Indonesia’s opposition Democratic Party of Struggle (PDI-P) leads parliamentary polls but its star candidate may face a tougher path to the presidency, early election results indicate.
The party secured between 19-20 per cent of the vote, unofficial tallies show.
But it is not clear if it will meet the 25 per cent voting threshold to enter Joko Widodo in the presidential election on July 9 by itself.
The official election results will be announced in May.
Some 19,000 seats were contested across Indonesia in Wednesday’s polls, including the 560 seats in the national parliament.
According to the unofficial tallies, the opposition Golkar party came in second place, followed by the Great Indonesia Movement Party.
Support for the ruling Democratic Party of Indonesian President Susilo Bambang Yudhoyono – who cannot serve a third term as president – fell by half, however.
Yudhoyono told reporters that he respected the early results.
“Let’s honour the result of this election and be ready to accept new national leadership that will lead the nation to be better,” the Associated Press news agency quoted him as saying.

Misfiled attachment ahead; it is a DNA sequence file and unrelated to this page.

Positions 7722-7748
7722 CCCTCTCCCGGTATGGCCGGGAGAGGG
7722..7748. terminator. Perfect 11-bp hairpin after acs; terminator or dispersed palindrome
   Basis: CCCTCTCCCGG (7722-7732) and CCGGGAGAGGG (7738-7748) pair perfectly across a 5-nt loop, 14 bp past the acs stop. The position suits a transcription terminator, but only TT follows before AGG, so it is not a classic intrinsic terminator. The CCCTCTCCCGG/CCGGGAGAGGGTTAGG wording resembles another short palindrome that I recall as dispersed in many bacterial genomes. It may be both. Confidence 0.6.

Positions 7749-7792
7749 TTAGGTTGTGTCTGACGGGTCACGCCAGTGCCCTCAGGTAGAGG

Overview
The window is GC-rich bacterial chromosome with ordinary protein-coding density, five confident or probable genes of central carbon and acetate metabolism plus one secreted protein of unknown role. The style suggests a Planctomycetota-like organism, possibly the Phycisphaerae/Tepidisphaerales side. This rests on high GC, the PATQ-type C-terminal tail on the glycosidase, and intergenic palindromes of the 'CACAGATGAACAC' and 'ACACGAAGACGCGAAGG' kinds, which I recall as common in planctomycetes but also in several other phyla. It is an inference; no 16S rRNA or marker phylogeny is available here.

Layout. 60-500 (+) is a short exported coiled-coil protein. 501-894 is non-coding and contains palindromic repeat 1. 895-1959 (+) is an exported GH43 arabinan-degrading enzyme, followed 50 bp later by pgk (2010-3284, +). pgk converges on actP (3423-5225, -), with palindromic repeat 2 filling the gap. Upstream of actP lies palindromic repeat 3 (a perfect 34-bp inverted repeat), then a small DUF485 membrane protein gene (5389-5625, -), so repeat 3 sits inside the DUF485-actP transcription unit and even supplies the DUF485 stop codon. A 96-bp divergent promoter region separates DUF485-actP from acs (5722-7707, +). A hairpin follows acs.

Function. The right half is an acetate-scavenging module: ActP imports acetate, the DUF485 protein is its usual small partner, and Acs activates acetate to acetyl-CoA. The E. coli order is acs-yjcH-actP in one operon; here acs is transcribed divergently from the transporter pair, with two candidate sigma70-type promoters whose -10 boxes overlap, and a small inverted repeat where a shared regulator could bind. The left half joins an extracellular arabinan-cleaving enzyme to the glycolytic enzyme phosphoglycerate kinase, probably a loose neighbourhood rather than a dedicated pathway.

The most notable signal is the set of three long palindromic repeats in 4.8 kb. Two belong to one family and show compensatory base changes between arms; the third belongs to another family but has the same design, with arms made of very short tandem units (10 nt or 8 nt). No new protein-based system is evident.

Islamic parties also appeared to have performed better than expected, together grabbing about a third of the national vote.
“This confirms that 30 per cent support is a natural level for Islamic parties as there are still some parts of the country where they remain popular,” political analyst Douglas Ramage told Reuters news agency.
The parliamentary polls are key to deciding which parties can field presidential candidates. Parties must either secure 25 per cent of the total vote or 20 per cent of the seats in parliament.
Candidates whose parties fail to meet these thresholds must form or enter a coalition before they can run for president.
Jakarta Governor Joko Widodo is seen by many as Indonesia’s next president. He told reporters on Wednesday that his party was “widely open” for a coalition.
“It is not possible for PDI-P to work alone. We have to co-operate with those having the same platform,” he said.